Increasingly, employers are being faced with requests by individuals to work
part-time in order to allow them to cater for childcare commitments as well as
their careers. Such requests are made most often by women returning from
maternity leave. In the increasing climate of "family friendly"
measures, many employers wonder how they should deal with such requests.
The legal background
A refusal to grant such a request could well be indirect sex discrimination.
There are two ways in which an employer can defend a claim of indirect sex
First, where they have sufficient objective business reasons for insisting
that the job continues to be done full-time. This is increasingly difficult, as
tribunals are becoming sceptical of bland assertions that a job must be done
full-time and that "continuity" is important. Tribunals will
scrutinise not only at the practice of the particular employer, but what the
industry is doing as a whole.
Secondly, and more personally, a woman will lose a claim if it can be shown
that in practice she can comply with the requirement to work full-time.
It is becoming increasingly common for evidence to be sought as to the
woman’s financial resources, and those of her partner, in order to seek to
demonstrate that it is, in fact, possible for the woman to work full-time with
This approach was given a boost by a recent unreported tribunal decision,
Sykes v J P Morgan & Co UK, in a case concerning a City bank, where a woman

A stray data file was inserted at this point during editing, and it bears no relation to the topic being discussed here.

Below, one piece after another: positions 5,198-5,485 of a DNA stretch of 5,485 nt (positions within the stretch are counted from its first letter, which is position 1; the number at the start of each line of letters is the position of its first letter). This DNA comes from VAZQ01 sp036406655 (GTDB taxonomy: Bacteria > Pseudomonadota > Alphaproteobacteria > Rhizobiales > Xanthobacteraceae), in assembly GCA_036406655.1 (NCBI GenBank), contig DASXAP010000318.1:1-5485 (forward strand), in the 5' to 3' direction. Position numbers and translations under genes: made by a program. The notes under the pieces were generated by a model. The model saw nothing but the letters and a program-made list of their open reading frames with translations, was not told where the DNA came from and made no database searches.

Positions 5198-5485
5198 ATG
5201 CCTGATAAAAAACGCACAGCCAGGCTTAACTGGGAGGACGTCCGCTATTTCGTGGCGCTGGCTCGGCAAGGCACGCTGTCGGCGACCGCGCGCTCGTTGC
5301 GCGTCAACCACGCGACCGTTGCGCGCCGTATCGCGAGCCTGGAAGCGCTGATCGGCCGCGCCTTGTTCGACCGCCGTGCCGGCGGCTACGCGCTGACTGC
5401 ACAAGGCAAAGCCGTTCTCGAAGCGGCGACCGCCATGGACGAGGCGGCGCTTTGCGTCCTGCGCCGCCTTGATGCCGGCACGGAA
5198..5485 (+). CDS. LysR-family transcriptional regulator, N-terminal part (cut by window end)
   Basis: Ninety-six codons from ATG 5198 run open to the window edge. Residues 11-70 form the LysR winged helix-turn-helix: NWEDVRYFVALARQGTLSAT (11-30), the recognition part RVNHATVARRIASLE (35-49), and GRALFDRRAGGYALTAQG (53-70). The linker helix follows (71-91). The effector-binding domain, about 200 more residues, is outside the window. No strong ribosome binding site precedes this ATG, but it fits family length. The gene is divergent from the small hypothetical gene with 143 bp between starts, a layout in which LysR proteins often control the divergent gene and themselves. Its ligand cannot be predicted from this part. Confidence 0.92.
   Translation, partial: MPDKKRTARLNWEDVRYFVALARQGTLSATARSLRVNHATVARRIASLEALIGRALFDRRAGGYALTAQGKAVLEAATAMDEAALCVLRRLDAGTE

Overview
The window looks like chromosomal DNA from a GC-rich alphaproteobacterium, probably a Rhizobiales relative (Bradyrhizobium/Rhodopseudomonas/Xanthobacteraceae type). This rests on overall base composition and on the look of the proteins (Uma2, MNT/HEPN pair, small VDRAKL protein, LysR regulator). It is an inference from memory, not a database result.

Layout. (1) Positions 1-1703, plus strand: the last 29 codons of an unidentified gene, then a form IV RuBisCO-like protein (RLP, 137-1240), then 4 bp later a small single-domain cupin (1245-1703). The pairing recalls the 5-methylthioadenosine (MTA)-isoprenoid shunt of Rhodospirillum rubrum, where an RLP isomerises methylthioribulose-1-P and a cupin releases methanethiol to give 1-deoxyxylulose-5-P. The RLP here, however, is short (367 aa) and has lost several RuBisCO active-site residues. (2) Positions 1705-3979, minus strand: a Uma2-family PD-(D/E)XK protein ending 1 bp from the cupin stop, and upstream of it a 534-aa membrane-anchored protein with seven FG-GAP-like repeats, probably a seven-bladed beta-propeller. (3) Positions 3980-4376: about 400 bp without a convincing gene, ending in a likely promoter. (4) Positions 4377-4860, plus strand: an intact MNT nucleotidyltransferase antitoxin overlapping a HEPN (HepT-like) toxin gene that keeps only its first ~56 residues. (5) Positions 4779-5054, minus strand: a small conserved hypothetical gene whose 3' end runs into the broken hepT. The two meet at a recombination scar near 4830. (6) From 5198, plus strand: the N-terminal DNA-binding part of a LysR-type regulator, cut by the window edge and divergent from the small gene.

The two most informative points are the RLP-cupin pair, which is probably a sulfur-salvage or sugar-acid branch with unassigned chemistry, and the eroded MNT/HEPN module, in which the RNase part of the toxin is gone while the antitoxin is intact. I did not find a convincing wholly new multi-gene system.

failed in her bid to work shorter hours because she was now a working mother.
It was shown that this woman could afford full-time childcare. The tribunal
made it clear that there was no authority to support the proposition that a
woman may request an adjustment in her usual working hours or place of work in
order to accommodate her desire to be "a certain sort of working
Other legal issues
The new Part-Timers regulations already in force do not give any legal right
to work part-time, although in a non-legally binding part of the regulations,
employers are encouraged to consider part-time working options and to advertise
new part-time posts widely.
The Government has also recently consulted on the matter, suggesting, for
the first time, that there should be a legal right for both parents to work
part-time, after a child’s birth.
The proposal says that employers could deny this if it could show that there
would be "harm" to the business. Small employers might be exempt from
this new regime. No decision has been taken yet, but now that the General
Election is behind us, it may be an issue which resurfaces in this Parliament.